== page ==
Thank you for the invitation to speak with you today. My name is Charlie Christie. My family and I run a cow-calf and feedlot operation near Trochu, Alberta. I am currently a director with CCA and co-chair of the domestic ag committee. I'm here with Brady Stadnicki, who is CCA staff based out of Calgary.
A robust suite of business risk management programs is key for the economic sustainability and competitiveness of the Canadian beef sector. CCA believes there is a need for sufficiently funded national agriculture risk management programs that are delivered consistently across all jurisdictions without creating an imbalance between agriculture sectors or regions. Programs should minimize the risk of adverse impacts on trade, distortion of market signals and influence on business decisions.
CCA also supports some flexibility in government supporting regional or provincial livestock insurance programs, such as the RMP and ASRA programs, assuming the overall level of support is even across the country and the programs are market-neutral.
Since 2018, federal, provincial and territorial governments have been conducting a BRM review. One key area of focus under the review is program equity among sectors and regions. CCA believes that aspects of BRM programs, ranging from program spending to design and availability, provide inequitable coverage among agriculture sectors and regions at this time. We are keen to work with governments to quickly address these equity challenges by implementing the following program-specific recommendations.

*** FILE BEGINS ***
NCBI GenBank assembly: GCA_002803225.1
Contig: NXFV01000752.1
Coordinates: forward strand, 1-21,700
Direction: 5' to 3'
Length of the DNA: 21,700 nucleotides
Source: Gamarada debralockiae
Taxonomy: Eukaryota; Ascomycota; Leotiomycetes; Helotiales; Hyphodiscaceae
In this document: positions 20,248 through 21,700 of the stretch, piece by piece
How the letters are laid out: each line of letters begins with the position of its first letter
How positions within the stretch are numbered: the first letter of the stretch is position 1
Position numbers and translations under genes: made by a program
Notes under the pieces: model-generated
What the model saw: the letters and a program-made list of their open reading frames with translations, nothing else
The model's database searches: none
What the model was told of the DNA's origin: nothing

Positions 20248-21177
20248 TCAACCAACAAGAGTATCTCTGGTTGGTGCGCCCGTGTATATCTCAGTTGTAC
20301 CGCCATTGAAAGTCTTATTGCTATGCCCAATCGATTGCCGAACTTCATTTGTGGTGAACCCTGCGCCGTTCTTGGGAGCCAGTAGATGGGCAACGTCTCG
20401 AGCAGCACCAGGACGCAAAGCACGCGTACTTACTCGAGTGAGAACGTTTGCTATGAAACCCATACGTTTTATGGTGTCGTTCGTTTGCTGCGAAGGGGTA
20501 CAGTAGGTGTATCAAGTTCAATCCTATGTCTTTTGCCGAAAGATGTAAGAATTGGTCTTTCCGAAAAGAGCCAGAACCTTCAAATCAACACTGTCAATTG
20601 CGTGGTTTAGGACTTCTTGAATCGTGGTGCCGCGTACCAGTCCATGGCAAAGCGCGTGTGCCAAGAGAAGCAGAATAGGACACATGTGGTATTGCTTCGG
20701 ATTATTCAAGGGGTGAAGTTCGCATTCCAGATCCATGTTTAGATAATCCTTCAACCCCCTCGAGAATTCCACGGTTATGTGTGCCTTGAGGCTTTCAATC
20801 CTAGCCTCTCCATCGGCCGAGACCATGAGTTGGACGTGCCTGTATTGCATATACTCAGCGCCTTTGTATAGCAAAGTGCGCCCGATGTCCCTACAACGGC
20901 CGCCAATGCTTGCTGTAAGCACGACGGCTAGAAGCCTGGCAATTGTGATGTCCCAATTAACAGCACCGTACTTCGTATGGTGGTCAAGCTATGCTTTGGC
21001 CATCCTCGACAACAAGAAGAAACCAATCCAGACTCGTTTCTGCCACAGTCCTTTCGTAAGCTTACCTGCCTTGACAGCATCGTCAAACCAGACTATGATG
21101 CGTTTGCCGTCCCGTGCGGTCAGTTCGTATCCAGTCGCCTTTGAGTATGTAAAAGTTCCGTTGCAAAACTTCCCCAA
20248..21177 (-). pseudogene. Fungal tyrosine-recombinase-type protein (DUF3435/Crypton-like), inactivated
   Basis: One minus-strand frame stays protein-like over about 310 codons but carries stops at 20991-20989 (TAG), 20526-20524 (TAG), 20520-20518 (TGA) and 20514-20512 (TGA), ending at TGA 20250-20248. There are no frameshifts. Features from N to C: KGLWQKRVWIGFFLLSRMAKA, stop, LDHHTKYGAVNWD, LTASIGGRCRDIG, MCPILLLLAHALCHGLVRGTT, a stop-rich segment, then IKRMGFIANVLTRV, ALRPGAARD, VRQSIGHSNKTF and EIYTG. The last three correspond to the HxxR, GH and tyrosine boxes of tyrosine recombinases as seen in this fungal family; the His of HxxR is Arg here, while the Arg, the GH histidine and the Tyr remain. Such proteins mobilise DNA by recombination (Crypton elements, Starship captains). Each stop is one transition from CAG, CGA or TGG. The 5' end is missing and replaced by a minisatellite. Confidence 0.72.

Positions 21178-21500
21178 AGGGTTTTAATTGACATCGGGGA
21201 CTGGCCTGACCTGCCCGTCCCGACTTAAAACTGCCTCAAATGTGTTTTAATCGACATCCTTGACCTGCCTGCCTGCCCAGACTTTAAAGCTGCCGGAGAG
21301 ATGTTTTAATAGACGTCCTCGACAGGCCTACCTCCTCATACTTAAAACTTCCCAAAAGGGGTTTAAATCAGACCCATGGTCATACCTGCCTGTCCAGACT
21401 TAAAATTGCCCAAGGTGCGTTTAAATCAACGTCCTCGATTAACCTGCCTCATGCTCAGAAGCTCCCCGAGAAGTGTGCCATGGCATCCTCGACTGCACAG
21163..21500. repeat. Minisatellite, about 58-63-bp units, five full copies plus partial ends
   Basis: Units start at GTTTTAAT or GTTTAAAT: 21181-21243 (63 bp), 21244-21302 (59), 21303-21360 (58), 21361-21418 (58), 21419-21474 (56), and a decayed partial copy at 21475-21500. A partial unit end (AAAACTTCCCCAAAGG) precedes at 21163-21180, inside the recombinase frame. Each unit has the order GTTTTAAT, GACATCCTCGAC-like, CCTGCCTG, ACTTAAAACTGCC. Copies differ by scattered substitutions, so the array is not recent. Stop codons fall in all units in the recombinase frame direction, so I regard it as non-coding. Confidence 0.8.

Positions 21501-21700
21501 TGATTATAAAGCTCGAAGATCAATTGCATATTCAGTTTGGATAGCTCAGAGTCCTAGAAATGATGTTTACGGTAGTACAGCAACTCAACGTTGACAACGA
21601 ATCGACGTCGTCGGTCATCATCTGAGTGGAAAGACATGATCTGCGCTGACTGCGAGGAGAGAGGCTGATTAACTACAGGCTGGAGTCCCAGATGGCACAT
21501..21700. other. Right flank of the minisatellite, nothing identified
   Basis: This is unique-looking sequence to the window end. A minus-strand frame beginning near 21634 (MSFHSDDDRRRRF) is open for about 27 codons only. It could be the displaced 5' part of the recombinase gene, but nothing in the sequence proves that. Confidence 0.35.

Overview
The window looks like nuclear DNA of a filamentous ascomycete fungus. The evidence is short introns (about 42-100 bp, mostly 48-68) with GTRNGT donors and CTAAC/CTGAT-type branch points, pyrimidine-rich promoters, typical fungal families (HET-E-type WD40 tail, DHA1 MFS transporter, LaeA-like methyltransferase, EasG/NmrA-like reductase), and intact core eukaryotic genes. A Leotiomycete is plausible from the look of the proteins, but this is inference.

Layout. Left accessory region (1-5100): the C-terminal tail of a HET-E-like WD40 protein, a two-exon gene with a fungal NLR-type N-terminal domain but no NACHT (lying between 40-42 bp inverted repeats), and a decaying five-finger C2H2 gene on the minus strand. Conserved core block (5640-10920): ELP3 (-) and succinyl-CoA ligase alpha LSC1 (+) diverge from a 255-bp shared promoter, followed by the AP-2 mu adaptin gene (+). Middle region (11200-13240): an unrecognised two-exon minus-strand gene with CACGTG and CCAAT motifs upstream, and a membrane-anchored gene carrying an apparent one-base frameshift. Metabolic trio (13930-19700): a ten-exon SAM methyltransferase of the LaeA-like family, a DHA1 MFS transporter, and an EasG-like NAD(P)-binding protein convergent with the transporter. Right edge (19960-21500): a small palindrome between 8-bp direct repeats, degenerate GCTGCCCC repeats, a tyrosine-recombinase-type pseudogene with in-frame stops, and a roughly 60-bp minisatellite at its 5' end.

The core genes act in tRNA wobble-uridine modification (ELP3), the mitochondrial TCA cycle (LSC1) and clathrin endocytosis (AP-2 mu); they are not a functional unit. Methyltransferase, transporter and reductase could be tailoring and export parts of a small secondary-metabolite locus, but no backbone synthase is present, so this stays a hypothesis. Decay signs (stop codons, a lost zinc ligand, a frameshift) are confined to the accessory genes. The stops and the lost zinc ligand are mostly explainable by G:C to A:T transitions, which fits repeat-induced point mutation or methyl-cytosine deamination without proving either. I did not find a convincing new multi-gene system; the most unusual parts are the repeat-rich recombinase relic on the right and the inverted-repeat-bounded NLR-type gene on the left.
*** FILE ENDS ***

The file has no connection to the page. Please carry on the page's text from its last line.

CCA strongly recommends a number of changes to AgriStability to improve program equitability and effectiveness to the beef cattle sector. This includes removing the reference margin limit and payment caps, and enhancing the trigger to 85% of the reference margin.
I would like to place additional emphasis on the reference margin limit. Operations that have reference margin limiting applied require an extensive, if not devastating, drop in their program year revenue in order to trigger benefits. This significantly decreases the value of AgriStability to many producers, especially those with low-cost structures, such as cow-calf producers, who typically produce their own feed and have minimal eligible labour expenses. The removal of the reference margin limit would make the program predictable, bankable and ultimately more equitable for Canadian cattle producers, especially the cow-calf sector.
Another program we'd like to focus on is the western—